Bioorg Med Chem. 2011 Mar 16. [Epub ahead of print]
Synthesis and biological evaluation of new 2-alkylaminoethyl-1,1-bisphosphonic acids against Trypanosoma cruzi and Toxoplasma gondii targeting farnesyl diphosphate synthase
Rosso VS, Szajnman SH, Malayil L, Galizzi M, Moreno SN, Docampo R, Rodriguez JB.
Departamento de Química Orgánica and UMYMFOR (CONICET-FCEyN), Facultad de Ciencias Exactas y Naturales, Universidad de Buenos Aires, Pabellón 2, Ciudad Universitaria, C1428EHA Buenos Aires, Argentina; Center for Tropical and Emerging Global Diseases and Department of Cellular Biology, University of Georgia, Athens, GA 30602, USA.
The effect of long-chain 2-alkylaminoethyl-1,1-bisphosphonates against proliferation of the clinically more relevant form of Trypanosoma cruzi, the etiologic agent of American trypanosomiasis (Chagas' disease), and against tachyzoites of Toxoplasma gondii was investigated. Particularly, compound 26 proved to be an extremely potent inhibitor against the intracellular form of T. cruzi, exhibiting IC(50) values at the nanomolar range. This cellular activity was associated with a strong inhibition of the enzymatic activity of T. cruzi farnesyl diphosphate synthase (TcFPPS), which constitutes a valid target for Chagas' disease chemotherapy. Compound 26 was an effective agent against T. cruzi (amastigotes) exhibiting an IC(50) value of 0.67μM, while this compound showed an IC(50) value of 0.81μM against the target enzyme TcFPPS. This drug was less effective against the enzymatic activity of T. cruzi solanesyl diphosphate synthase TcSPPS showing an IC(50) value of 3.2μM. Interestingly, compound 26 was also very effective against T. gondii (tachyzoites) exhibiting IC(50) values of 6.23μM. This cellular activity was also related to the inhibition of the enzymatic activity towards the target enzyme TgFPPS (IC(50)=0.093μM) As bisphosphonate-containing compounds are FDA-approved drugs for the treatment of bone resorption disorders, their potential low toxicity makes them good candidates to control different tropical diseases.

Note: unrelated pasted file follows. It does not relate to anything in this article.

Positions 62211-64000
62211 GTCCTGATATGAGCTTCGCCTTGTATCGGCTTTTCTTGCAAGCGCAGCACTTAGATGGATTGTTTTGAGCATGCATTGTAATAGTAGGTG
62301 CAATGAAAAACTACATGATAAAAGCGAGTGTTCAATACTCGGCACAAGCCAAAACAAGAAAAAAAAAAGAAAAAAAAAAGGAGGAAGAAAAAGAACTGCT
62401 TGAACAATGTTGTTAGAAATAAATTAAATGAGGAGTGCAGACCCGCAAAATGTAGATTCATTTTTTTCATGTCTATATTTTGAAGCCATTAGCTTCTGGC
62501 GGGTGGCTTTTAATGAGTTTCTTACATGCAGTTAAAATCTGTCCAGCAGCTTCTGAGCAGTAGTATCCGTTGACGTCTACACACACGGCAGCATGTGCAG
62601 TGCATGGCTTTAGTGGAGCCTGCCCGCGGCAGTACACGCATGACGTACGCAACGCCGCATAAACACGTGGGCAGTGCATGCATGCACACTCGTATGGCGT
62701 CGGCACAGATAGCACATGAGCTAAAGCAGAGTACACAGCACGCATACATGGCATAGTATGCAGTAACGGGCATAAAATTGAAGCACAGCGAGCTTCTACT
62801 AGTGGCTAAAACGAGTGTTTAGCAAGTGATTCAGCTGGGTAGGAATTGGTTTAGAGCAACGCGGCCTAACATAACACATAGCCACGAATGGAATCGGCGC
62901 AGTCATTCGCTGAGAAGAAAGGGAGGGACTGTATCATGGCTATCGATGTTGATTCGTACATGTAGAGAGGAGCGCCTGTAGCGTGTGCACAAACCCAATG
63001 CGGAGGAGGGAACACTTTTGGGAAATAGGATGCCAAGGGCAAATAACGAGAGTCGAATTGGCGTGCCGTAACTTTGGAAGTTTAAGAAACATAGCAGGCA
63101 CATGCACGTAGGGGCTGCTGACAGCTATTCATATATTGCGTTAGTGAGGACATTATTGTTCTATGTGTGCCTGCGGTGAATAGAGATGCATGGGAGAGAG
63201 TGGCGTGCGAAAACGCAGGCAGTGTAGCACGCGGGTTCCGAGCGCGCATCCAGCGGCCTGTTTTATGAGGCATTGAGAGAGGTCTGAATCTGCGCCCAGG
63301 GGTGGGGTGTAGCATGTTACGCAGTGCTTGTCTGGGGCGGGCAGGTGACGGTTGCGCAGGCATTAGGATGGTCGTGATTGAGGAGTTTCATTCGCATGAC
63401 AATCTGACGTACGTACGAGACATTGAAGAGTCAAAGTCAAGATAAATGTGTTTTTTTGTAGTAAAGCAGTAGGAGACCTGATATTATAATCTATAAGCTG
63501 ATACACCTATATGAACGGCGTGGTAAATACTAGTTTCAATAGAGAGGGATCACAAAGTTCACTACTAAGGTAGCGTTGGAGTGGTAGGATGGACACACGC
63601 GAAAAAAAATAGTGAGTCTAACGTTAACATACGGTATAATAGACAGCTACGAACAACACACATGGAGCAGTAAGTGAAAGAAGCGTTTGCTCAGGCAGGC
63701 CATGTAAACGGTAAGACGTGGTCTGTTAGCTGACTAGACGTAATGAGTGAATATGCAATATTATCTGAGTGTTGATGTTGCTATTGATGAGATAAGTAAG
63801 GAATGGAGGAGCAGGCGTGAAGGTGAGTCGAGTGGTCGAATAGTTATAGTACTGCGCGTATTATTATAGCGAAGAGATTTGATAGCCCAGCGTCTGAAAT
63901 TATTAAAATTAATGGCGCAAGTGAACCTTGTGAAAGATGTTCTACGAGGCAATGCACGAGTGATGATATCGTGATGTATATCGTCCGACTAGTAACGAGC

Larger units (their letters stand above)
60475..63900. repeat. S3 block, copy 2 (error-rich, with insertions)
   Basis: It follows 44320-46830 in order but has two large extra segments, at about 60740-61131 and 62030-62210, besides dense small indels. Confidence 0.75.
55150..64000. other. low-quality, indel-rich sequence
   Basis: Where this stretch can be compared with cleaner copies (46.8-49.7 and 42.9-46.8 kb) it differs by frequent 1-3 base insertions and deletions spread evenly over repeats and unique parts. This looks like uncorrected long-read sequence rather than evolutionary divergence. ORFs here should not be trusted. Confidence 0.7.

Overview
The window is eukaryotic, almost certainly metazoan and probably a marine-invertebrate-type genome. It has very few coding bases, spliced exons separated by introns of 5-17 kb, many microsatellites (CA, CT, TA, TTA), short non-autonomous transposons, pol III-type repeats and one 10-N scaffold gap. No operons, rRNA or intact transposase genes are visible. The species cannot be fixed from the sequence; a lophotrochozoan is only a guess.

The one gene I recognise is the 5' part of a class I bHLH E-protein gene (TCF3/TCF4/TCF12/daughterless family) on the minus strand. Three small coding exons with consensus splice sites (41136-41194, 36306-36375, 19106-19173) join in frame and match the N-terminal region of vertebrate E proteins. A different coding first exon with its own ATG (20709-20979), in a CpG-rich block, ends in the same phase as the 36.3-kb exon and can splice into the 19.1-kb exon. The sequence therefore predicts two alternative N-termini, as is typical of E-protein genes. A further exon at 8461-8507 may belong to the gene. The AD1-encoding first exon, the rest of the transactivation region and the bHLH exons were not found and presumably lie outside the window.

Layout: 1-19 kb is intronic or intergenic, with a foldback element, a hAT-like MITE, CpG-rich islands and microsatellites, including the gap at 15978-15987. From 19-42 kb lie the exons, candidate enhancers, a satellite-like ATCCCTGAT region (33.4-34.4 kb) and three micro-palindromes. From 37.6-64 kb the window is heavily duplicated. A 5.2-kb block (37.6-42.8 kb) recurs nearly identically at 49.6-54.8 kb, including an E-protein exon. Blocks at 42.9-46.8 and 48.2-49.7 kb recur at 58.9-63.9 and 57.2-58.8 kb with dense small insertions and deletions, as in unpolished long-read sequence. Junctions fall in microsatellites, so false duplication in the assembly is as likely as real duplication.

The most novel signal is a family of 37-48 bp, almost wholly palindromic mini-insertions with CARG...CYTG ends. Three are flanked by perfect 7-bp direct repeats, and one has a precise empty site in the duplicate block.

Copyright © 2011 Elsevier Ltd. All rights reserved.
PMID: 21419634 [PubMed - as supplied by publisher]